2

Hoy hace mucho calor.

I see that the translation for it is

Today is very hot.

But I think that sentence is very complex and difficult to language learners like me. So can we simply write

Hoy está mucho calor.

  • 5
    "Calor" is not used with the "to be" verb but the "to have". So "hoy está mucho calor" does not make any sense. This is like "I am 20 years old": in Spanish is not "to be" but "to have", so it is said "tengo 20 años". – fedorqui 'SO stop harming' Apr 24 '15 at 11:50
  • 3
    Its more fun when new speakers say things like "estoy caliente". Try that one on next time dancing at the club gets you sweaty. – paqogomez Apr 24 '15 at 15:34
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    Or "Do you have any eggs today?" at the supermarket – Kent A. Apr 24 '15 at 15:41
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    @paqogomez I have a Venezuelan female friend and one day she asked me how I was, and I innocently said "¡Estoy bueno!". She told me what I was really saying. But now, every time I see her I say the same thing to her. – Peter M Apr 27 '15 at 15:42
16

Short answer: no.

When learning a new language, you need to resist the urge to translate your language's idioms directly into the new language. Sometimes it's possible, but often it simply does not work. Hace calor is how Spanish speakers describe the weather when it is hot.

6

You must use hace calor

You can't micromanage a target language like that,.. "..that's just too confusing, I'll say it this way"

Está would not improve your sentence nor would it be considered to mean the same thing. In fact, it is grammatically incorrect

Hoy está mucho calor

Calor is a noun, which means heat. So you would effectively be saying...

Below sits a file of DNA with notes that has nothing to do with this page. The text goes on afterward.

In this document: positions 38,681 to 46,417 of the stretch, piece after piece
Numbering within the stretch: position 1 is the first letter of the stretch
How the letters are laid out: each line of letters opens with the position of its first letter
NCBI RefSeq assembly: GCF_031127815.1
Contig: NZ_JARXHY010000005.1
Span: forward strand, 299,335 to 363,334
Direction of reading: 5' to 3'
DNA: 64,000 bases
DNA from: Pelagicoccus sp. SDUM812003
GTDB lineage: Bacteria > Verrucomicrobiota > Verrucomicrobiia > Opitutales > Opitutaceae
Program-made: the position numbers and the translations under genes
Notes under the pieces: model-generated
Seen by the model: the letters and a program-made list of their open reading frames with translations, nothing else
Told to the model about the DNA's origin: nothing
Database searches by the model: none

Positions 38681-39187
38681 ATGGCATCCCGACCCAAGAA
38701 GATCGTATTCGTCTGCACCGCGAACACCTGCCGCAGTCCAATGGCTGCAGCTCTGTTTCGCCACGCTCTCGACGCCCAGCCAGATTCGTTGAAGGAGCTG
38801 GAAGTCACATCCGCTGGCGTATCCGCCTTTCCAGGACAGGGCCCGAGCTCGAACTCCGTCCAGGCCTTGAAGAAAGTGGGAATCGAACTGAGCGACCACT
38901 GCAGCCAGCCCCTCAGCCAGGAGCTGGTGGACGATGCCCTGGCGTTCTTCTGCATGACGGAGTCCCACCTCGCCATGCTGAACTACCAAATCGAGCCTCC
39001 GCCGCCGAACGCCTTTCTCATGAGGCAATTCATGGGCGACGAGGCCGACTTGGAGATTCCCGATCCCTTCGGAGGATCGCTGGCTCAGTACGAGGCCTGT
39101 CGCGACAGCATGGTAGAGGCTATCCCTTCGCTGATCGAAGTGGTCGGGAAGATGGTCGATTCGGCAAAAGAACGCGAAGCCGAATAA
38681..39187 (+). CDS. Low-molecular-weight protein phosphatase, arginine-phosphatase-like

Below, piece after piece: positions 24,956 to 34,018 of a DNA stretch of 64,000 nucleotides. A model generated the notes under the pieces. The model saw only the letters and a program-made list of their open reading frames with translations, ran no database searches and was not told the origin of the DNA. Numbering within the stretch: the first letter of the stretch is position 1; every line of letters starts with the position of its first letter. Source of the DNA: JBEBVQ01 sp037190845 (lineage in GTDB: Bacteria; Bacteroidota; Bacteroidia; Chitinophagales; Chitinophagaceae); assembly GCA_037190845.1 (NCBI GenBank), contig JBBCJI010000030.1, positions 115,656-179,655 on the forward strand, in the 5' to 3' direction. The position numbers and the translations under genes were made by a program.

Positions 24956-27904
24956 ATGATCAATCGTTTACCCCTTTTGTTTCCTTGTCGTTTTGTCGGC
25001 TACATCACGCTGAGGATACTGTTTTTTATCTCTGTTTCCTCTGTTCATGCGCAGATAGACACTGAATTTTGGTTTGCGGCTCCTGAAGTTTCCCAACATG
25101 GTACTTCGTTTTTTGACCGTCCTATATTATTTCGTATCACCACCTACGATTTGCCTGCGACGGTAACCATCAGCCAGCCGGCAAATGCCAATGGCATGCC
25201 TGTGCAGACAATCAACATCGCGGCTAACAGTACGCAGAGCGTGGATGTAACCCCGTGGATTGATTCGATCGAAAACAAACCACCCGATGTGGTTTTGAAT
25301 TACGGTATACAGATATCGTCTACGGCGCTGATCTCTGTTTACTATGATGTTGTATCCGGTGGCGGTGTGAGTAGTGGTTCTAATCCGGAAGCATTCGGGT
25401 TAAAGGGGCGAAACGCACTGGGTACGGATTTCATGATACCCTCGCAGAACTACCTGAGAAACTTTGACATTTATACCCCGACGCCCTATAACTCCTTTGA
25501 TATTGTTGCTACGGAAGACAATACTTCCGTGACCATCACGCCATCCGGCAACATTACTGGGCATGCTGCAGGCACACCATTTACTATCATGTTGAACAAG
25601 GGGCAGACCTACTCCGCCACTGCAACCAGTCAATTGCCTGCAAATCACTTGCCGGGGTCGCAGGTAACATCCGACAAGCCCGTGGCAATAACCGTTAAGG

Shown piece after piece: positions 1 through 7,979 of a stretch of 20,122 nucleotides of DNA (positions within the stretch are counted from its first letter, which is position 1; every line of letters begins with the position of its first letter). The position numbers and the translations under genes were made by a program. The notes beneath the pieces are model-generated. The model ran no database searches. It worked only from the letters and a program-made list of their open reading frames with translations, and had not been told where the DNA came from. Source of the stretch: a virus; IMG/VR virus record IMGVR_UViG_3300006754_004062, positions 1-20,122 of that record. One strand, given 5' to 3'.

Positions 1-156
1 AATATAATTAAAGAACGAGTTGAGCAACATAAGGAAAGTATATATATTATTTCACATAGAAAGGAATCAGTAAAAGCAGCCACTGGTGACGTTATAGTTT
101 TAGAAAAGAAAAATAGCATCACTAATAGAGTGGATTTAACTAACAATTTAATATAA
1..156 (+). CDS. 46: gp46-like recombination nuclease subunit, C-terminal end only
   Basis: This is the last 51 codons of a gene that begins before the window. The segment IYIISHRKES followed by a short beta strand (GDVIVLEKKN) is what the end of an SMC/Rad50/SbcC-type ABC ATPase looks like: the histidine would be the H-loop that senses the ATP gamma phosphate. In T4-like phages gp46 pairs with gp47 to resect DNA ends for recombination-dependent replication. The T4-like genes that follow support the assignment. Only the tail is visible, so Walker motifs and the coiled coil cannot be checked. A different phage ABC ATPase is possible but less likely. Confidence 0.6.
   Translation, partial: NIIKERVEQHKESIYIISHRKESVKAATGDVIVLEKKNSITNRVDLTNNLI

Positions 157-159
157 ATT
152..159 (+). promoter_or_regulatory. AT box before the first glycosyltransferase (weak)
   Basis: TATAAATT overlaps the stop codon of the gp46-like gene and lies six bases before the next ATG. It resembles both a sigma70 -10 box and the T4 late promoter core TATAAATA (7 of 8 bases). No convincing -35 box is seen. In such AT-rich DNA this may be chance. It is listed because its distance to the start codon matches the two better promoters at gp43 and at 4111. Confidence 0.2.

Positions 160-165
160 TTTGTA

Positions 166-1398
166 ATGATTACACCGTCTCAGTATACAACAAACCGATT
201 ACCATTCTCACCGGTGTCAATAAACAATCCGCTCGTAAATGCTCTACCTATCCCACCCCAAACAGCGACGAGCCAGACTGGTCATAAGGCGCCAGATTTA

Today is very heat.

2

Your direct translation is not completely accurate. "Today is very hot" literally means

Hoy está muy caluroso.

Since a direct translation of "Hoy hace mucho calor" should be "Today there is very much heat" (obviously wrong), your attitude as a translator should be such that indicates by Kent Anderson in his answer.

1

"Hoy está mucho calor" is completely wrong. Alternatively you can use:

Está haciendo mucho calor. (*)

Está siendo un día muy caluroso.

(En estas dos frases, el gerundio hace innecesario especificar que se refieren a «hoy», y por tanto se suele omitir.)

Hoy es un día muy caluroso.

But this is my preferred expression:

¡Ozú, que caló!

(This is Andalusian dialect, but any Spanish-speaking knows what it mean;))

(*) Note that "mucha calor" is also correct. (you can use "la calor" o "el calor").

  • Dear down-voter, my native language is Spanish, so apart from my deficient English, can you explain what is wrong in this answer? – Fran Apr 25 '15 at 1:50
  • As an aside, it is important to note that calor can be feminine only when it refers to the weather. It is always masculine for the physical magnitude or any figurative meaning (such as calor humano). – Gorpik May 12 '15 at 16:10
  • @Gorpik, Completamente de acuerdo. No era así en el pasado, pero la forma masculina con el tiempo se convirtió en la «forma culta» y la femenina ha quedado como un arcaísmo para hablar de la temperatura ambiente y sólo en singular (la misma persona que diría «la calor del verano» nunca diría «las calores del verano»), pero sigue siendo muy utilizada, y no sólo en América como he leído en algún sitio. No obstante, casi todas las medidas físicas son masculinas («los gramos», «los litros», «los voltios» ...) pero las unidades de energía térmica son siempre «las calorías». – Fran May 13 '15 at 5:30
0

Hoy está mucho calor.

This is incorrect in Spanish, however the correct way of writing it would be:

Hoy está haciendo mucho calor.

in a sentence like this it is inferred that the weather is making the heat, not the day.

  • "the weather is making the heat"? – Diego May 15 '15 at 0:22
  • sorry english is not my first language, but that would be the literal translation. It is correct in spanish tho. – luisluix May 15 '15 at 15:09

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